Coming to VOD today, Friday, March 6: MY OWN MAN
David Sampliner’s personal exploration of manhood made its bow at Tribeca last year. It has gone on to screen at the San Francisco and Boston Jewish fests, Big Eddy, and LA’s ArcLight Documentary series. The doc now comes to VOD exclusively via Netflix.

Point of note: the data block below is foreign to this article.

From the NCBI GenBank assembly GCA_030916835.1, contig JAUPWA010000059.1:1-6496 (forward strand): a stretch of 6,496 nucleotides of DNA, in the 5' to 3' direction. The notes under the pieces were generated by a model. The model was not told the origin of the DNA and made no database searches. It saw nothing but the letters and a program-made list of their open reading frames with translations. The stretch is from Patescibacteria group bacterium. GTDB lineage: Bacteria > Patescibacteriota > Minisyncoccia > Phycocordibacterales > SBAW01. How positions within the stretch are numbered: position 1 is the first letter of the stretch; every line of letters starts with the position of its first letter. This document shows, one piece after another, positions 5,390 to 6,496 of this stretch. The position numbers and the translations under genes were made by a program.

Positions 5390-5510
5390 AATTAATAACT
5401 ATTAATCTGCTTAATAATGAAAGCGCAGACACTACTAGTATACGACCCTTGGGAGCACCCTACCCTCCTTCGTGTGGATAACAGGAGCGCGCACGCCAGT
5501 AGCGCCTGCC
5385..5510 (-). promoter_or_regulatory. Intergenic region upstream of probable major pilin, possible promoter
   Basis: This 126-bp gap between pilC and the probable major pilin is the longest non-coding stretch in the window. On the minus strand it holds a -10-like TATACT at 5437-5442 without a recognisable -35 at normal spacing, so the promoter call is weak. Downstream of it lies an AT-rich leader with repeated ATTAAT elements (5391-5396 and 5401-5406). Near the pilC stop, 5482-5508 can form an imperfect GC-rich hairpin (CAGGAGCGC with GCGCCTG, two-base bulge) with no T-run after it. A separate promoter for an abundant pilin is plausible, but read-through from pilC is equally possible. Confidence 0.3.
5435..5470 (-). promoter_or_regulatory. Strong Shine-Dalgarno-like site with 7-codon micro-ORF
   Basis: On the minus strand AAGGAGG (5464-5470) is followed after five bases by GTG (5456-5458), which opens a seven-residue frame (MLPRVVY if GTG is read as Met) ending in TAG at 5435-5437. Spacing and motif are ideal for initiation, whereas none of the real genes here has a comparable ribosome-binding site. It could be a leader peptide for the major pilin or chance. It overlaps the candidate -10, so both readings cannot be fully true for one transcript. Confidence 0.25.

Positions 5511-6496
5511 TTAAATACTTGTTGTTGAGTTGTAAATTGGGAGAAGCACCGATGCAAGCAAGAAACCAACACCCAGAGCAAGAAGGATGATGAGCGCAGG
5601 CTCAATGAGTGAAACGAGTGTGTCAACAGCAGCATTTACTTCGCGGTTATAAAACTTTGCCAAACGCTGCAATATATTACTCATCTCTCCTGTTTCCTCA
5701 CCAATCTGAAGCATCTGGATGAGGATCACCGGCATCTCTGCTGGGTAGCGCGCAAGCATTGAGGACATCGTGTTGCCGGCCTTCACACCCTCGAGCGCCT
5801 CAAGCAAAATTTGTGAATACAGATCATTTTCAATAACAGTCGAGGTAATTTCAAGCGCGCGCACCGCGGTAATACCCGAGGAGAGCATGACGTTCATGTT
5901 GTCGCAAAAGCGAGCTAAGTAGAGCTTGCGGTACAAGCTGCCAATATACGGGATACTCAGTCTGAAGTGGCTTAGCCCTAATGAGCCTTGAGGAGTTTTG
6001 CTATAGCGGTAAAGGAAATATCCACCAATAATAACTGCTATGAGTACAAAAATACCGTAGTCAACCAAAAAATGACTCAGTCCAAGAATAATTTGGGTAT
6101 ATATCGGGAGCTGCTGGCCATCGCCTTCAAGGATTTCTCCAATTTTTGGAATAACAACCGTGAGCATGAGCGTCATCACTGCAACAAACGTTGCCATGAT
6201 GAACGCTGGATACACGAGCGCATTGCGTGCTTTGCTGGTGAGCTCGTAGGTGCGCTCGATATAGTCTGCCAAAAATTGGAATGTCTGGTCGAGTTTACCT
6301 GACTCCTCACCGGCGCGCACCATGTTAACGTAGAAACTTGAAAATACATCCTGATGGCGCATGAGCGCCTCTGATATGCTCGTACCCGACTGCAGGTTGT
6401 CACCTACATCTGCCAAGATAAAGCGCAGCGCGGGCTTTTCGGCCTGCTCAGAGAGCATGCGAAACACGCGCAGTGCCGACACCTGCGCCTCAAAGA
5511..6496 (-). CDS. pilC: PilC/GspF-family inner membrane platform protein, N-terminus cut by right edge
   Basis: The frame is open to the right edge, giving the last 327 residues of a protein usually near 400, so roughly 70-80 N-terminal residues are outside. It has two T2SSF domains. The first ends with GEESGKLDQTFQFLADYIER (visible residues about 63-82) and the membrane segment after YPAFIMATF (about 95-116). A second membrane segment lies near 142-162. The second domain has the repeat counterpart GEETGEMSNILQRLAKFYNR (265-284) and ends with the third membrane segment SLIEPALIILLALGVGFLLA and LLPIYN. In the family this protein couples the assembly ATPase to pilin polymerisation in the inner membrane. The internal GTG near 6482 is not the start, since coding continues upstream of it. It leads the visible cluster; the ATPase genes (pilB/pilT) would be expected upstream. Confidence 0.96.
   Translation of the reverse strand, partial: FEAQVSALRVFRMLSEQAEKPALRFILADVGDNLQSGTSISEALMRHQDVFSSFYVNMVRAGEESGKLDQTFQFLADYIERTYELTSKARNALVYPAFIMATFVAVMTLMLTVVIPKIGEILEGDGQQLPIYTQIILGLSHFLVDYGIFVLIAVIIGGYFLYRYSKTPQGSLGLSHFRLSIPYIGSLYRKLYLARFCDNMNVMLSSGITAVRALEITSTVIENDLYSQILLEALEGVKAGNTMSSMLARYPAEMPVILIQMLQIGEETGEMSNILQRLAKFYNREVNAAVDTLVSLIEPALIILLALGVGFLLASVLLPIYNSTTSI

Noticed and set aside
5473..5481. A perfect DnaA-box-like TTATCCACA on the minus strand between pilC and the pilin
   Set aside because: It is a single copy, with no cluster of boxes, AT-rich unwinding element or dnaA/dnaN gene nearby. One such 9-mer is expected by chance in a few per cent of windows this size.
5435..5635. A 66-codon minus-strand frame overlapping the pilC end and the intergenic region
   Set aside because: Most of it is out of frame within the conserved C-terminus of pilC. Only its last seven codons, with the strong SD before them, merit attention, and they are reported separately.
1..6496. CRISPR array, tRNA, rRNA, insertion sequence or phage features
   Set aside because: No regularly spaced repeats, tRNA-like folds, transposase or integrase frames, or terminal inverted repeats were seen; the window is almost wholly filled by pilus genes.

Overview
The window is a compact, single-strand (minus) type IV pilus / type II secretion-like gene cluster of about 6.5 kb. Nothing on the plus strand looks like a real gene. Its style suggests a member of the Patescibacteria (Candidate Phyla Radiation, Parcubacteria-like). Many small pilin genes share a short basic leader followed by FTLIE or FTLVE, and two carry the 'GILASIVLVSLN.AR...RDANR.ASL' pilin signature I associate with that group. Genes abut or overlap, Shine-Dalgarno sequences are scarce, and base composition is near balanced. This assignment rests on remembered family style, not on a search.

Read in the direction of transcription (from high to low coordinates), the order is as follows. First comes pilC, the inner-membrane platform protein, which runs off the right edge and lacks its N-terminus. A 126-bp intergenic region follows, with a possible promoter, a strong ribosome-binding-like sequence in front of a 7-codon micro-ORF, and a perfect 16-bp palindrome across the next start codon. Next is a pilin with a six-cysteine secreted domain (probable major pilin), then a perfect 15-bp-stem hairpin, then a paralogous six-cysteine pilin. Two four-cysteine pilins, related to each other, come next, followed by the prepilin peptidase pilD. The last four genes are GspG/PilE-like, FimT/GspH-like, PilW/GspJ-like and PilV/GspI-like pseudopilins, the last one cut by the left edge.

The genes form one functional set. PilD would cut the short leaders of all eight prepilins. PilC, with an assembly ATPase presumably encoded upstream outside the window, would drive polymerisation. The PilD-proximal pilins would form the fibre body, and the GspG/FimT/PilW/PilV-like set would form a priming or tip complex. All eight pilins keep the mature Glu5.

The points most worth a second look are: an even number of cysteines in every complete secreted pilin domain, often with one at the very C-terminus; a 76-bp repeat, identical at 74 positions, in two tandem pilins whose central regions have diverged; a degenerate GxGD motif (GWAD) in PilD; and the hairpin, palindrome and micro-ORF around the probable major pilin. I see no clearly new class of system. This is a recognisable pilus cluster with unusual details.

At 40, filmmaker David Sampliner learns he will soon become a father to a baby boy, a prospect that should fill him with pride and joy, but instead brings on an existential crisis, reawakening a long-seated anxiety about his own sense of masculinity. He’s decidedly not an alpha male, as unequivocally confirmed by not only his close male friends – who self-assuredly are – but by his siblings and parents. David’s father, in particular, seems to serve as the filmmaker’s foil: A matter-of-fact, no-nonsense 1950s style father, a retired, successful surgeon who is in excellent shape despite his advanced age, in contrast to his more sensitive, empathic, and slightly out-of-shape son, a definite follower, not a leader. David’s highly personal film follows his at times strained and cringe-worthy efforts to get in touch with his masculinity – participating in mens’ groups, taking up hunting, working a voice coach, and hitting the gym – while also trying to understand just why his supposed lack of traditionally “manly” traits upsets him so much. While suffering from the typical excesses of first-person docs, including a surfeit of narration and a general self-indulgence, Sampliner’s film does speak to our society’s self-imposed stunted sense of masculinity and its limits, and how these in turn do damage to men’s conception of self.